In this paper, we present techniques for provisioning CPU and network resources in shared hosting platforms running potentially antagonistic third-party applications. The primary contribution of our work is to demonstrate the feasibility and benefits of overbooking resources in shared platforms, to maximize the platform yield: the revenue generated by the available resources. We do this by first deriving an accurate estimate of application resource needs by profiling applications on dedicated nodes, and then using these profiles to guide the placement of application components onto shared nodes. By overbooking cluster resources in a controlled fashion, our platform can provide performance guarantees to applications even when overbooked, and combine these techniques with commonly used QoS resource allocation mechanisms to provide application isolation and performance guarantees at run-time. When compared to provisioning based on the worst-case, the efficiency (and consequently revenue) benefits from controlled overbooking of resources can be dramatic. Specifically, experiments on our Linux cluster implementation indicate that overbooking resources by as little as 1% can increase the utilization of the cluster by a factor of two, and a 5% overbooking yields a 300-500% improvement, while still providing useful resource guarantees to applications.
Server clusters built using commodity hardware and software are an increasingly attractive alternative to traditional large multiprocessor servers for many applications, in part due to rapid advances in computing technologies and falling hardware prices.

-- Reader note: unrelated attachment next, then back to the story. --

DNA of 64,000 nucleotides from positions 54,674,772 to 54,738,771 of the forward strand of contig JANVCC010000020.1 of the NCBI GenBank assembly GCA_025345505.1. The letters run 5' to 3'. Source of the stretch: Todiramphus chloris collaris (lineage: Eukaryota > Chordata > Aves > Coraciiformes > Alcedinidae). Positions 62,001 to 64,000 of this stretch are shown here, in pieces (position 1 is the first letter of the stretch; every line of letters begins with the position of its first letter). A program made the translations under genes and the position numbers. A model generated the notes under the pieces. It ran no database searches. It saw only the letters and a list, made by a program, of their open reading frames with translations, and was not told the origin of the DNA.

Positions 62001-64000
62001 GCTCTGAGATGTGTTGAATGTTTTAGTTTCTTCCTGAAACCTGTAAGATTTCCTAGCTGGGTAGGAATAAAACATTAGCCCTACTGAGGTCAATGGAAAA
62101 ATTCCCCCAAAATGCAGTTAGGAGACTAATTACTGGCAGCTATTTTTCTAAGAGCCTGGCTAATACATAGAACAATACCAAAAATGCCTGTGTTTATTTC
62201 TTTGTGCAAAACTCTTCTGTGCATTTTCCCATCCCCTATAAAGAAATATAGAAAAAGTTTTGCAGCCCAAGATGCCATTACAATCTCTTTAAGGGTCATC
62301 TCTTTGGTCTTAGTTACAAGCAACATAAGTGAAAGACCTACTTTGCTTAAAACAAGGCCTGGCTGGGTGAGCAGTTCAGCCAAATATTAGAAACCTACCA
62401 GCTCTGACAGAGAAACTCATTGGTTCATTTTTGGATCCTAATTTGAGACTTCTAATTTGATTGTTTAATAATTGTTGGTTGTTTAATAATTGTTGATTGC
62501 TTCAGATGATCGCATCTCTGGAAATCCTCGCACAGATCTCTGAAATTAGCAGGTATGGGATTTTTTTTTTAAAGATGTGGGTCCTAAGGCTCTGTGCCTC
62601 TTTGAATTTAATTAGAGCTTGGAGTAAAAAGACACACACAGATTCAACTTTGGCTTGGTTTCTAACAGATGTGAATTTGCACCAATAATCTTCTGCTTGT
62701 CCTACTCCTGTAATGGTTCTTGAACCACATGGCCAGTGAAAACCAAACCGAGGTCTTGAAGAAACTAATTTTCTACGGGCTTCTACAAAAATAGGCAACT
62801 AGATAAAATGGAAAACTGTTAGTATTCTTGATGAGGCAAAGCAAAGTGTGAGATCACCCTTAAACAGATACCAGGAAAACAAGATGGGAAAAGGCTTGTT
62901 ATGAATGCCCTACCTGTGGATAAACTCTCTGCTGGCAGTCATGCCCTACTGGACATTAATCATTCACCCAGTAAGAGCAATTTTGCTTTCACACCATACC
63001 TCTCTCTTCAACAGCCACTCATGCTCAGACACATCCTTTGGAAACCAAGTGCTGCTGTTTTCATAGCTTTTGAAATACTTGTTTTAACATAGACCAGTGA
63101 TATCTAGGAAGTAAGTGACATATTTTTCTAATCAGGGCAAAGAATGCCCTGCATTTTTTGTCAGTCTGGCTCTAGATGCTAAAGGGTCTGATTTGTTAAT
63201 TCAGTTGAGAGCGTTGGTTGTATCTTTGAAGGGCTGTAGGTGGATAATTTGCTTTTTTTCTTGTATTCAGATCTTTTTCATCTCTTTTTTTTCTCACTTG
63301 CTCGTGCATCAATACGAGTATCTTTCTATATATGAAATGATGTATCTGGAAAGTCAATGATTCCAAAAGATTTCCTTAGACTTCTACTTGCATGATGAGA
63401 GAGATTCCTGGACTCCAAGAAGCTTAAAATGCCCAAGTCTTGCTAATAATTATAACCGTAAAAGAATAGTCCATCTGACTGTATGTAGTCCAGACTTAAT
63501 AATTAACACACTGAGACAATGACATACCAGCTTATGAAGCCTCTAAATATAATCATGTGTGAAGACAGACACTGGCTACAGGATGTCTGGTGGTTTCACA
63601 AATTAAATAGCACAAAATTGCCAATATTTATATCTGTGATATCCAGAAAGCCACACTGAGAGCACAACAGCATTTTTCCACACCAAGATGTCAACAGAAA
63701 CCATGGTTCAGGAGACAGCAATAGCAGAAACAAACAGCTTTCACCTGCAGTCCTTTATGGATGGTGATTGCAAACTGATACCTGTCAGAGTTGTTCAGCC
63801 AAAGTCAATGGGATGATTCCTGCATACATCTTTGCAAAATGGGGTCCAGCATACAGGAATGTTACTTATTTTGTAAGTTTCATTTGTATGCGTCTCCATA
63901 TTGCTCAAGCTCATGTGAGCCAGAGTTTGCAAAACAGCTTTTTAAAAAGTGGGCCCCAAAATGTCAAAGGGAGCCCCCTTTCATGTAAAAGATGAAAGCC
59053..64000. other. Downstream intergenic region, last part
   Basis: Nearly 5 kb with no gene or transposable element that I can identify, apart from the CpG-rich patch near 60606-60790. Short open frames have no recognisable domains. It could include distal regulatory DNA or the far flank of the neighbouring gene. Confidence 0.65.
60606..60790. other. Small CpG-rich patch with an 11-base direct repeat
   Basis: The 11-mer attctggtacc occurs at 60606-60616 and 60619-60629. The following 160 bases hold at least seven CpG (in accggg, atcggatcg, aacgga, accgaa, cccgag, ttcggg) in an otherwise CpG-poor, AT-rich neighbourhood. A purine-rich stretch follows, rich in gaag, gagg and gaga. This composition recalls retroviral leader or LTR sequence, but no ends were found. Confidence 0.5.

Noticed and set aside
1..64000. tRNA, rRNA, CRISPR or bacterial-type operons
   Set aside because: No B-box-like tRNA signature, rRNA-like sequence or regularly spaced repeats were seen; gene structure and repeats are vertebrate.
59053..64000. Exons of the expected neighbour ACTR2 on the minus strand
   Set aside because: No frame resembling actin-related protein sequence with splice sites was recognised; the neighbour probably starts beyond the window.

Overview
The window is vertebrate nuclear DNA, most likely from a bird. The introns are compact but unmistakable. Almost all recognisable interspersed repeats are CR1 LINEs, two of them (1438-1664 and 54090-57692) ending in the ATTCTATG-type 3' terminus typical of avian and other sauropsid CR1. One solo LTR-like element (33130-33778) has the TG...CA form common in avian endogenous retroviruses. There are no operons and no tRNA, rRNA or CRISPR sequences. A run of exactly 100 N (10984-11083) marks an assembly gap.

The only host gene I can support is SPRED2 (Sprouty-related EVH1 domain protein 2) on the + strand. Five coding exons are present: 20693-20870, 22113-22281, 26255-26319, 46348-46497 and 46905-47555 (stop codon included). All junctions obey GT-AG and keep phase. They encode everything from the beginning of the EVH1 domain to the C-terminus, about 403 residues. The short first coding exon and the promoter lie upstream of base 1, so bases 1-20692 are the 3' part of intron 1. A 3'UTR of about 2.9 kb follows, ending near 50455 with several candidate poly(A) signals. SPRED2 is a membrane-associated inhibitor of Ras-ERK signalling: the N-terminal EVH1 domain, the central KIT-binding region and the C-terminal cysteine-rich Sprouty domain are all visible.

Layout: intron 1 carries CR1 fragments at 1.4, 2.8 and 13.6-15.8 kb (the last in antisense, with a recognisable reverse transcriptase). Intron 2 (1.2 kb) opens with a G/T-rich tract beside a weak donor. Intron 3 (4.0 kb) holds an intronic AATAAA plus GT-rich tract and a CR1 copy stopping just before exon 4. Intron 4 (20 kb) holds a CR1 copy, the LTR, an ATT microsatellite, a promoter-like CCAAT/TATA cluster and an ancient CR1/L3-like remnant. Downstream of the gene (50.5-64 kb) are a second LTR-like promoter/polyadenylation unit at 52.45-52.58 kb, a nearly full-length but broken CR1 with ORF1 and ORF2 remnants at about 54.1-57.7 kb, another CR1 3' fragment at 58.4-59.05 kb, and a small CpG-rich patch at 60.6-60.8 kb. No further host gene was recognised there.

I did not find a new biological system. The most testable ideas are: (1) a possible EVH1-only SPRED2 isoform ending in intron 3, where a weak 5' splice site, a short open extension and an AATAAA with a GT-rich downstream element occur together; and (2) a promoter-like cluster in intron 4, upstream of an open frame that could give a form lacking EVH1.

This paper addresses challenges in the design of a type of server cluster we call a shared hosting platform. This can be contrasted with a dedicated hosting platform, where either the entire cluster runs a single application (such as a web search engine), or each individual processing element in the cluster is dedicated to a single application (as in the "managed hosting" services provided by some data centers). In contrast, shared hosting platforms run a large number of different third-party applications (web servers, streaming media servers, multiplayer game servers, e-commerce applications, etc.), and the number of applications typically exceeds the number of nodes in the cluster. More specifically, each application runs on a subset of the nodes and these subsets may overlap. Whereas dedicated hosting platforms are used for many niche applications that warrant their additional cost, economic reasons of space, power, cooling and cost make shared hosting platforms an attractive choice for many application hosting environments.